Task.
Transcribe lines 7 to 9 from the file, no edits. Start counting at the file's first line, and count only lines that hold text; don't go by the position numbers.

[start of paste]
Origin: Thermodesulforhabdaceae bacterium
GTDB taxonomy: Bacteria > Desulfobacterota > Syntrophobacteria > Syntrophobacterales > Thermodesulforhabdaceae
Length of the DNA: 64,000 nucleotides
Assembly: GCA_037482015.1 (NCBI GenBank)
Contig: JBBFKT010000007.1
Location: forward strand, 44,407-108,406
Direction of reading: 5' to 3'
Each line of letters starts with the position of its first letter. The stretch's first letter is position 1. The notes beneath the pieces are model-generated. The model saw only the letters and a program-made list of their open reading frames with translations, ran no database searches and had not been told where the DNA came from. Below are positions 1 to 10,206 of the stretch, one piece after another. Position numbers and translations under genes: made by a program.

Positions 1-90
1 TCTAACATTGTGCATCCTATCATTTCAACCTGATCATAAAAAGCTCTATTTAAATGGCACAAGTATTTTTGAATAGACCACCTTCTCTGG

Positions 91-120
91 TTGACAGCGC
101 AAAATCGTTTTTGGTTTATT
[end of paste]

Direction of reading: 5' to 3'
Each line of letters starts with the position of its first letter. The stretch's first letter is position 1. The notes beneath the pieces are model-generated. The model saw only the letters and a program-made list of their open reading frames with translations, ran no database searches and had not been told where the DNA came from. Below are positions 1 to 10,206 of the stretch, one piece after another. Position numbers and translations under genes: made by a program.

Positions 1-90